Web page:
Looking for a TED Talk? Premier Has a Few Recommendations

At Premier, we always strive to learn more. We read through the latest scholarly journals, explore new books, and—one of our favorites—watch numerous TED talks. Below is a list of some of our favorite TED talks about sport and/or psychology along with a memorable quote from each of the pieces. If you have any recommendations for us, let us know via Facebook or Twitter!

Sarah Lewis – Embrace the near win “Coming close to what you thought you wanted can help you attain more than you ever dreamed you could.”

Dan Gilbert – The psychology of your future self Human beings are works in progress that mistakenly think they’re finished. The person you are right now is as transient, as fleeting and as temporary as all the people you’ve ever been.”

Diana Nyad – Extreme swimming with the world’s most dangerous jellyfish And with all sincerity, I can say, I am glad I lived those two years of my life that way, because my goal to not suffer regrets anymore, I got there with that goal. When you live that way, when you live with that kind of passion, there’s no time, there’s no time for regrets, you’re just moving forward.”

Christopher McDougall – Are we born to run? Running — it’s basically just right, left, right, left — yeah? I mean, we’ve been doing it for two million years, so it’s kind of arrogant to assume that I’ve got something to say that hasn’t been said and performed better a long time ago. But the cool thing about running, as I’ve discovered, is that something bizarre happens in this activity all the time…”

Angela Lee Duckworth – The key to success? Grit Grit is passion and perseverance for very long-term goals. Grit is having stamina. Grit is sticking with your future, day in, day out, not just for the week, not just for the month, but for years, and working really hard to make that future a reality. Grit is living life like it’s a marathon, not a sprint.”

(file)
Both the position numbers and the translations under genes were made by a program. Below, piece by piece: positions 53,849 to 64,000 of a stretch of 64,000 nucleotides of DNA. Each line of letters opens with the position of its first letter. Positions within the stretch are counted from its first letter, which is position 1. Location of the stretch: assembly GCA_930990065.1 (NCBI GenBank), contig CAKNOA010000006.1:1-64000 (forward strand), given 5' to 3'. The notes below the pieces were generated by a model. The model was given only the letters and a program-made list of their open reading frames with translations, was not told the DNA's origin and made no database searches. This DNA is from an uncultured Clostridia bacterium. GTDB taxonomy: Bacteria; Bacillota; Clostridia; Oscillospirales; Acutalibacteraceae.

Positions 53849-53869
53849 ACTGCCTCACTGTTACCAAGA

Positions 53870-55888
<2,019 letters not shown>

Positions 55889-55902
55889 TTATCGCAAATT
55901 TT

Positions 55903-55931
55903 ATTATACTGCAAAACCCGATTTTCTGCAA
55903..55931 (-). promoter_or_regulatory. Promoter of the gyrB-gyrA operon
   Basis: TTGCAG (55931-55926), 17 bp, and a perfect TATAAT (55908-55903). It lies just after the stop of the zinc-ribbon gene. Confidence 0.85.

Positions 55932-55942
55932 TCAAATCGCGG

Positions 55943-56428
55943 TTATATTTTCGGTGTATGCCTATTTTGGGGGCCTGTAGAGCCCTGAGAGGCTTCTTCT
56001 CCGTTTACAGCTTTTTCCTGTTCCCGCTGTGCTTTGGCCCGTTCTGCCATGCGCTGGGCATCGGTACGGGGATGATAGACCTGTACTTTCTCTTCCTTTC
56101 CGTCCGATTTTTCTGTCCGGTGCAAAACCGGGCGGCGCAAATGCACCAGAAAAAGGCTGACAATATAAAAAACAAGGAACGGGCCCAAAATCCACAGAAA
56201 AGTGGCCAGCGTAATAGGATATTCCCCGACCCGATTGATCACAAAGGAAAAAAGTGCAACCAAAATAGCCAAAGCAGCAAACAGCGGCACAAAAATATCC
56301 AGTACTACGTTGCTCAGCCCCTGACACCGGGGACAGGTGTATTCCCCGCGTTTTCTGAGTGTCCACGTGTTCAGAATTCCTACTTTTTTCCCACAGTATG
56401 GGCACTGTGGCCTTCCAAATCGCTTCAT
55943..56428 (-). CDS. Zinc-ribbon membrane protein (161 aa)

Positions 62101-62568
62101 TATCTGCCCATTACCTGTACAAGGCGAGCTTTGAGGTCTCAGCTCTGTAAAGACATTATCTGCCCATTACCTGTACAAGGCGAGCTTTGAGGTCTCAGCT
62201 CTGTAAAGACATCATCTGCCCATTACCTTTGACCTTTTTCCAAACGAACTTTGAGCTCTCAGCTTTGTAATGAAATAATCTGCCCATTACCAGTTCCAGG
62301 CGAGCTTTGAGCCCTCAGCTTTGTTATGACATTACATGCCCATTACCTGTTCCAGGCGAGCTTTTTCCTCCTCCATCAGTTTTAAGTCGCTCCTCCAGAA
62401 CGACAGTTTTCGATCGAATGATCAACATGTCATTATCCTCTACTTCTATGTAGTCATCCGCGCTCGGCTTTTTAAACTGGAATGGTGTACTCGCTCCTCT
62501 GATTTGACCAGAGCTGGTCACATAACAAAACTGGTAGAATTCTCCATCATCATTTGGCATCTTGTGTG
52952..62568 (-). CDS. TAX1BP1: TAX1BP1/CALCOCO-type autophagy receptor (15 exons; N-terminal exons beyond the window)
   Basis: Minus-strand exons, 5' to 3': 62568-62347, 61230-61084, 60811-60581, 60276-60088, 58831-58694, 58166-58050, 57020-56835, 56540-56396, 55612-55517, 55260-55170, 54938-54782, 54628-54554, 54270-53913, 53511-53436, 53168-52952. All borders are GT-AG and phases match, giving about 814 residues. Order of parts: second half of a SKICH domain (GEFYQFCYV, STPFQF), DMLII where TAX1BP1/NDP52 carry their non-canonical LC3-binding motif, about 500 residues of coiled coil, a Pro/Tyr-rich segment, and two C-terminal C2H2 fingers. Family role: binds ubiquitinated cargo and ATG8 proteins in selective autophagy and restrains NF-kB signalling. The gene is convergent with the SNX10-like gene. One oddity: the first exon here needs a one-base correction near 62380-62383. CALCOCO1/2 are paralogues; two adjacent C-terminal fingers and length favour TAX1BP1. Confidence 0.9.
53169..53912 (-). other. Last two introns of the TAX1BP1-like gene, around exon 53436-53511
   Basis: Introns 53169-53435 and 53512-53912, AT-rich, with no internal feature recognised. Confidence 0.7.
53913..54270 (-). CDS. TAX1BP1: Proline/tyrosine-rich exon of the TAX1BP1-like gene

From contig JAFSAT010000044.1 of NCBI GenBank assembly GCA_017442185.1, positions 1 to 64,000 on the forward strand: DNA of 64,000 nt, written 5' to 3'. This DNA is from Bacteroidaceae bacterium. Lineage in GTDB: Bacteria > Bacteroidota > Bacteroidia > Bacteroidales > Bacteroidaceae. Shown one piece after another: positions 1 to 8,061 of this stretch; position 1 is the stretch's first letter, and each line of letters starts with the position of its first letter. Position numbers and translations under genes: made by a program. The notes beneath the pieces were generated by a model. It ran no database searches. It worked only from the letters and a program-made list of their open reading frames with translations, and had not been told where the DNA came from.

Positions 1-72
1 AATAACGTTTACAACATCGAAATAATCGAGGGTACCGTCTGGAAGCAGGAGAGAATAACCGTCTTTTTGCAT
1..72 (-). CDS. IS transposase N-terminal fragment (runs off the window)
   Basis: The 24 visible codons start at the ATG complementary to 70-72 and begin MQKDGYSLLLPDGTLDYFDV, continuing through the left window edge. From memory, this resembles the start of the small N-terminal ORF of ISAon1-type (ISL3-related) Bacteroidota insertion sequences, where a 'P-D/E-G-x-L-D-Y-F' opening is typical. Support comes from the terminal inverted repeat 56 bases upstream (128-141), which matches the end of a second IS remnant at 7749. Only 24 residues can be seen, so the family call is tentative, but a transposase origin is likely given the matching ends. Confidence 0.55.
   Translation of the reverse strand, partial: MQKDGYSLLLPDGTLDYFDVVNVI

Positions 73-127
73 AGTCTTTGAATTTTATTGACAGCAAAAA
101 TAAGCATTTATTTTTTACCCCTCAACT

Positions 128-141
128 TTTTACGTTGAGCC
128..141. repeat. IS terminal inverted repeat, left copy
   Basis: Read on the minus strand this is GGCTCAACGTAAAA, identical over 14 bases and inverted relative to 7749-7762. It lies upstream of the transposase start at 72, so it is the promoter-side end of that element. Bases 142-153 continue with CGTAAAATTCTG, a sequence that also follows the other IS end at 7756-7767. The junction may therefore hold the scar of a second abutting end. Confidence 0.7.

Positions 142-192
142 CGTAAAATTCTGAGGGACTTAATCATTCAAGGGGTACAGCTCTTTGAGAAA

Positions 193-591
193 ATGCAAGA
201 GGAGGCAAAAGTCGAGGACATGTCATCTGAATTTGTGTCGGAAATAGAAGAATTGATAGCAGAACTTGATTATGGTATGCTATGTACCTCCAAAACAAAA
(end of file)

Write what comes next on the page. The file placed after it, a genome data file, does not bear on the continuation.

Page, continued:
Amy Cuddy – Your body language shapes who you are So, for example, we smile when we feel happy, but also, when we’re forced to smile by holding a pen in our teeth like this, it makes us feel happy. So it goes both ways. When it comes to power, it also goes both ways. So when you feel powerful, you’re more likely to do this, but it’s also possible that when you pretend to be powerful, you are more likely to actually feel powerful.”

Carol Dweck – The power of believing that you can improve I heard about a high school in Chicago where students had to pass a certain number of courses to graduate, and if they didn’t pass a course, they got the grade ‘Not Yet.’ And I thought that was fantastic, because if you get a failing grade, you think, I’m nothing, I’m nowhere. But if you get the grade ‘Not Yet’ you understand that you’re on a learning curve. It gives you a path into the future.”

Sophie Scott – Why we laugh Everybody underestimates how often they laugh, and you’re doing something, when you laugh with people, that’s actually letting you access a really ancient evolutionary system that mammals have evolved to make and maintain social bonds, and clearly to regulate emotions, to make ourselves feel better. It’s not something specific to humans — it’s a really ancient behavior which really helps us regulate how we feel and makes us feel better.”

Amy Purdy – Living beyond limits If your life were a book and you were the author, how would you want your story to go? That’s the question that changed my life forever.”

Andy Puddicombe – All it takes is 10 mindful minutes “…when did you last take any time to do nothing? Just 10 minutes, undisturbed? And when I say nothing, I do mean nothing. So that’s no emailing, texting, no Internet, no TV, no chatting, no eating, no reading. Not even sitting there reminiscing about the past or planning for the future. Simply doing nothing…”

Ben Ambridge – 10 myths about psychology, debunked So the myth is that psychology is just a collection of interesting theories, all of which say something useful and all of which have something to offer. What I hope to have shown you in the past few minutes is that this isn’t true. What we need to do is assess psychological theories by seeing what predictions they make, whether that is that listening to Mozart makes you smarter, that you learn better when information is presented in your preferred learning styleor whatever it is, all of these are testable empirical predictions, and the only way we can make progress is to test these predictions against the data in tightly controlled experimental studies.

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